50. Rusenski Lom Nature Park and the Ivanovo Rock Churches (Природен парк „Русенски Лом” и Ивановски скални църкви). There are more interesting rock monasteries in other countries, but these are worth visiting if you've never seen one.

49. Bachkovo Monastery (Бачковски манастир). Bulgaria's "second" monastery, Bachkovo is located in a serene and inspiring setting just a short drive from Plovdiv. The setting and close proximity to Plovdiv, along with some good prices on traditional Bulgarian handicrafts near the entrance, make it worth a quick stop.

48. Go Spelunking. There are are more impressive caves in many other places, but, for those who enjoy spelunking, Ledenika Cave (Леденика пещера), the Devil's Throat Cave (Пещера Дяволското гърло), and Yagodina Cave (Ягодинска пещера) are all worth visiting.

47. Sunflower Fields. In late summer, much of Bulgaria is carpeted in fields of gold. The sunflower fields run from the Serbian border to the Black Sea and are nothing if not stunningly beautiful.

46. Shop at a Local Market. Every town has its own market or markets. Some are only open once or twice per week while others are open every day. They're all fun to shop at and vary considerably depending on the season.

45. Vitosha (Витоша). It's not Bulgaria's most beautiful mountain, but Vitosha is the only one you can easily reach walking from Sofia. Second home to nature-loving Sofians, it's busy at all seasons yet does provide a quick escape from the nation's capital.

44. The First Day of School. The first day of the new school year is probably more interesting and enjoyable for teachers than for non-teachers, but it is an event that captures some of the cultural differences between Bulgaria and the U.S.A.

43. Graduation and the Senior Ball. Maybe it was because I taught these kids and was overjoyed to see them graduate, but the senior ball is actually a blast.

42. The "Gypsy Bride Market". Not at all what it's reported to be by the media, visiting this event feels like crashing someone's family reunion.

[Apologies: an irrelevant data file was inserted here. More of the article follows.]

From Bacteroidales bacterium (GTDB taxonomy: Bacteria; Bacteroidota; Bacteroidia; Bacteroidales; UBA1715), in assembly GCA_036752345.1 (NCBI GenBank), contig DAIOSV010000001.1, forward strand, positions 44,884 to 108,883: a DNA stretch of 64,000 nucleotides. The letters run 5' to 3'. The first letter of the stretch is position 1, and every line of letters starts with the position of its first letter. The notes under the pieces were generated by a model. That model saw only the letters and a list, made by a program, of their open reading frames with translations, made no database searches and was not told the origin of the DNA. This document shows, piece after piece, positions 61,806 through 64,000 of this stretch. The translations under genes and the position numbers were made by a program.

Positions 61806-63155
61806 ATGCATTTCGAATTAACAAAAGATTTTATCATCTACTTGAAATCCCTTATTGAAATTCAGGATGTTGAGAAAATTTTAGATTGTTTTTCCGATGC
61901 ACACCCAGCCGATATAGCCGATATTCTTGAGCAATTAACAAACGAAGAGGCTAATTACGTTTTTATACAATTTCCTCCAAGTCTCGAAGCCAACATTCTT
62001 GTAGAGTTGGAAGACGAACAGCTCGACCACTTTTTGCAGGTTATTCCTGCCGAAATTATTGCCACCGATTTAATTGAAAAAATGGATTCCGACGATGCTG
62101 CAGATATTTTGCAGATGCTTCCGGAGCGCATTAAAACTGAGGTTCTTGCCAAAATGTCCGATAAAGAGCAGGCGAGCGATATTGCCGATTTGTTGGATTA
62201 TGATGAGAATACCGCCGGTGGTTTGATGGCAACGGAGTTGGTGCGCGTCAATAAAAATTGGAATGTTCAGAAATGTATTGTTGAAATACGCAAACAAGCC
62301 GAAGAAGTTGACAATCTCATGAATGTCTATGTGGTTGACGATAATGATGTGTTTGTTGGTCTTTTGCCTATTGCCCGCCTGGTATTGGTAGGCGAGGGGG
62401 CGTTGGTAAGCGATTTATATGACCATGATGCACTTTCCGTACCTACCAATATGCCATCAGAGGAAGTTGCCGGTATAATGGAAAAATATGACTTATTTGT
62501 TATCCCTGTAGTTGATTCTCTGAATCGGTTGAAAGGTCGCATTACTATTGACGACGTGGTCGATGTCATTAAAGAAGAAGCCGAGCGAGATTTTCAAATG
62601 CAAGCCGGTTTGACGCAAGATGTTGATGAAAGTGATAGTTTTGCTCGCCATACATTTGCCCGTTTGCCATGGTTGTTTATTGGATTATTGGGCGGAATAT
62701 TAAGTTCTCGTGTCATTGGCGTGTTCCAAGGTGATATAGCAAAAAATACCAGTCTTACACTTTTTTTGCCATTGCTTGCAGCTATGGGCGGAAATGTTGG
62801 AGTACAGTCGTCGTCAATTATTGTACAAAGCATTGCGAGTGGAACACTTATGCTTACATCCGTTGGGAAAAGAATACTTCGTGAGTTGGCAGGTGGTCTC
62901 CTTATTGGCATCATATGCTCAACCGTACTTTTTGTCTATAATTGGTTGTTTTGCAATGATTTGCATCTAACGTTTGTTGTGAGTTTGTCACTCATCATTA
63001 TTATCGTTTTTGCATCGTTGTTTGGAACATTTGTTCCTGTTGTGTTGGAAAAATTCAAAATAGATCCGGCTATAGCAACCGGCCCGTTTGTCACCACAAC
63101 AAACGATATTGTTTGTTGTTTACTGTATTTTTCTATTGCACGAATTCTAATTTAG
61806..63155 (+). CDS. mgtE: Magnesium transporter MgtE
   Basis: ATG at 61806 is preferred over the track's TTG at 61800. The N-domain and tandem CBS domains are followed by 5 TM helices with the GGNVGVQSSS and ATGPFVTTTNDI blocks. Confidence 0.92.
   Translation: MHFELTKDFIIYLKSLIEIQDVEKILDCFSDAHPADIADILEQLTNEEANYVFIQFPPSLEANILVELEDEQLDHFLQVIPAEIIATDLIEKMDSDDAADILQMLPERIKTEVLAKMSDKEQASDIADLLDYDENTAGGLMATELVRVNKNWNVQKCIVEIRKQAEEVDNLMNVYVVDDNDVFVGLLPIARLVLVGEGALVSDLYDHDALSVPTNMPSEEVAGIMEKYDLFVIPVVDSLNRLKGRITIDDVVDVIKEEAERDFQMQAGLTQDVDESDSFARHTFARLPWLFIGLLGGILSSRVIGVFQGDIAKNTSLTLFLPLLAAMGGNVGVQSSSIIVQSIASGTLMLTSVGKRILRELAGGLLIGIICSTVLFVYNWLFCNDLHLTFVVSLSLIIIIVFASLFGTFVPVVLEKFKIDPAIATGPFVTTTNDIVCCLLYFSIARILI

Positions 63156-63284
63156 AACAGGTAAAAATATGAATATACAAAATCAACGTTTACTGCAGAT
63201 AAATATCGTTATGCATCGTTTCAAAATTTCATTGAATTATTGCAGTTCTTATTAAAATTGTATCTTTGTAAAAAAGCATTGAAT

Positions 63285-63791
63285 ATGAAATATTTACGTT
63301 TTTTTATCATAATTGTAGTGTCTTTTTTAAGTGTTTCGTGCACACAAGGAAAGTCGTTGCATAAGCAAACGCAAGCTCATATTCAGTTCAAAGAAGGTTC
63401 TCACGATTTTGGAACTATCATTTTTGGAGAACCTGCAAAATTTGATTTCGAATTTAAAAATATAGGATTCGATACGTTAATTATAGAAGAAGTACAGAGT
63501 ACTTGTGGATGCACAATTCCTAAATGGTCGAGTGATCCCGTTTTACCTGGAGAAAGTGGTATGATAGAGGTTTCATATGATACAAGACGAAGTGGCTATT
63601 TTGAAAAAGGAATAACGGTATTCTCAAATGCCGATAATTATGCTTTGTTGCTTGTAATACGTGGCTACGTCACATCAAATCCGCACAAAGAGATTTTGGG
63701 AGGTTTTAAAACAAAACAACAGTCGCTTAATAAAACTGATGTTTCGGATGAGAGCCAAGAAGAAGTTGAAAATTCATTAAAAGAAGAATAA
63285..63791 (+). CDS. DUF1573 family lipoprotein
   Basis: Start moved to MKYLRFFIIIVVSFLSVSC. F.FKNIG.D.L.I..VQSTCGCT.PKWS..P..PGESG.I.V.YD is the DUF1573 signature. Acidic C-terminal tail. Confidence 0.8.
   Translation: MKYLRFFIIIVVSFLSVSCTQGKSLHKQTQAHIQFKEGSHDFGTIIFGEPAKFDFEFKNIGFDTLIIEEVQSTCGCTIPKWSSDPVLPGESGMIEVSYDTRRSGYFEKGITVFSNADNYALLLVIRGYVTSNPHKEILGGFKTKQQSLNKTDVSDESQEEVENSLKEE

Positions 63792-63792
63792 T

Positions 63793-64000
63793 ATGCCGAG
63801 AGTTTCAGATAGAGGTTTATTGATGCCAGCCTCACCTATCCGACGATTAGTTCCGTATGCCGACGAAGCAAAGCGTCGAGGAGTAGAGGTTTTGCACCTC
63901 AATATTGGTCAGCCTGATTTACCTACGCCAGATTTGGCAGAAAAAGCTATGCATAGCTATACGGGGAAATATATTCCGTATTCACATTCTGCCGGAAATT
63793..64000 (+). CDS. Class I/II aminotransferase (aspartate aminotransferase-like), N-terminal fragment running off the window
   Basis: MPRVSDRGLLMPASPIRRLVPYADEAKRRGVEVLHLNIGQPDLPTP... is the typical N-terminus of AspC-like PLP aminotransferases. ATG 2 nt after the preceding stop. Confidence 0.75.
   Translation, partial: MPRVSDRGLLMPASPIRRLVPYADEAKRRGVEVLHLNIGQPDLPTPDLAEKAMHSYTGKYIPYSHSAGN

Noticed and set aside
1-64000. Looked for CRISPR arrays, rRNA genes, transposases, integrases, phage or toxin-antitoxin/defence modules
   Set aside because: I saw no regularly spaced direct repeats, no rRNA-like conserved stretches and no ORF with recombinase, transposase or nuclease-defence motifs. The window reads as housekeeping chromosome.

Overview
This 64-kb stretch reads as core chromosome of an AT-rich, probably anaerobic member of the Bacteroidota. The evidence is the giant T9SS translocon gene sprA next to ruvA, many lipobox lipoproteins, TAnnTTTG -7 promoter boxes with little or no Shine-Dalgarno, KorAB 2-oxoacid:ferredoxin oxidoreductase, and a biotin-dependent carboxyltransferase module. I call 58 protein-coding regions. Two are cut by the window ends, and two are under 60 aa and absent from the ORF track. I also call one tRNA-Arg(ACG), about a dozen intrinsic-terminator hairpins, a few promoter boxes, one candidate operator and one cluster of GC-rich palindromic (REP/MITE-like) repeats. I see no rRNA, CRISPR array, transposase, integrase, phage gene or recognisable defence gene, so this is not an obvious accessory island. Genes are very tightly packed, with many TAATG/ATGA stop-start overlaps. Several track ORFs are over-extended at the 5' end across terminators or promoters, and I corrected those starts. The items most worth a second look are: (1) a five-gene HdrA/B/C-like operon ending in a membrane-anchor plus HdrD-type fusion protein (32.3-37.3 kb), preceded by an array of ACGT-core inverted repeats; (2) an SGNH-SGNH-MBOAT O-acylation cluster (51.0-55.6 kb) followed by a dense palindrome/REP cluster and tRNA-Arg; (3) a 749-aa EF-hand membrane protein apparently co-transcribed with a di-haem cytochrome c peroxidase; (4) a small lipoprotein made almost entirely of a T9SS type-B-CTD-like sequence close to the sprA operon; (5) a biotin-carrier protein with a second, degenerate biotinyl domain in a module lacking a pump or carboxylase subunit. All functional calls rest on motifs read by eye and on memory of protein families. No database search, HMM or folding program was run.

41. Wait for the Shepherds. In villages and small towns all across Bulgaria, grandmas and grandpas end their days sitting around and gossiping while waiting for shepherds and goat herders to return with their flocks of sheep and herds of goats. Joining them and witnessing this daily ritual transports you back in time and gives you an entirely new perspective about a lot of things.

40. Sit on a Bench. Seeing all the bench sitters took me back to my childhood and made me happy. Following suit and sitting on a bench with friends and chatting the afternoon away made me even happier.

39. Balchik (Балчик). Home to the former summer residence of Queen Marie of Romania and Bulgaria's best botanical gardens, Balchik is otherwise a fairly quaint, little fishing village.

38. The Marvelous Bridges (Чудните мостове). Arguably the most impressive of Bulgaria's unique rock formations after Belogradchik, the Marvelous Bridges would undoubtedly be more popular if they were easier to reach.

37. Learn to Weave a Carpet in Chiprovtsi (Чипровци). Just because I couldn't master a loom doesn't mean you can't.

36. The Rose Festival in Kazanlak (Празник на Розата в Казанлък). Bulgaria produces approximately 70% of the world's rose oil. The annual festival in Kazanlak, which is in the heart of Bulgarian rose country, celebrates all things related to roses.

35. National Folk Art Festival in Koprivshtitsa (Национален Събор на Народното Творчество в Копривщица). There are smaller, annual music festivals, but this festival, which occurs every fifth year, is the most famous and highly respected.

34. Varna (Варна). See what I wrote about Bourgas.

33. Nessebar (Несебър). Steeped in history, Nessebar is a cool place to see ... outside the tourist season when it is heaving with people and ridiculously overpriced.

32. Sofia (София). I like Sofia, but it's a strange city that takes some time to get used to and get to know. There are other cities in Bulgaria that are more enjoyable to visit, but Sofia has plenty of interesting attractions in its own right.

 31. Easter (Великден). Easter celebrations in Bulgaria are the same as they are elsewhere, only they're different.

30. Christmas (Коледа). I don't think I've ever eaten as much meat in one day as I did on Christmas Day my first year in Bulgaria.

29. A Bulgarian Wedding. Bulgarians know how to party, and the biggest and best parties of all are often weddings.

28. Rila Monastery (Рилски манастир). Bulgaria's most overrated tourist destination is still a very cool place.

27. St. Theodore's Day (Тодоровден). Amateur horse races. Enough said.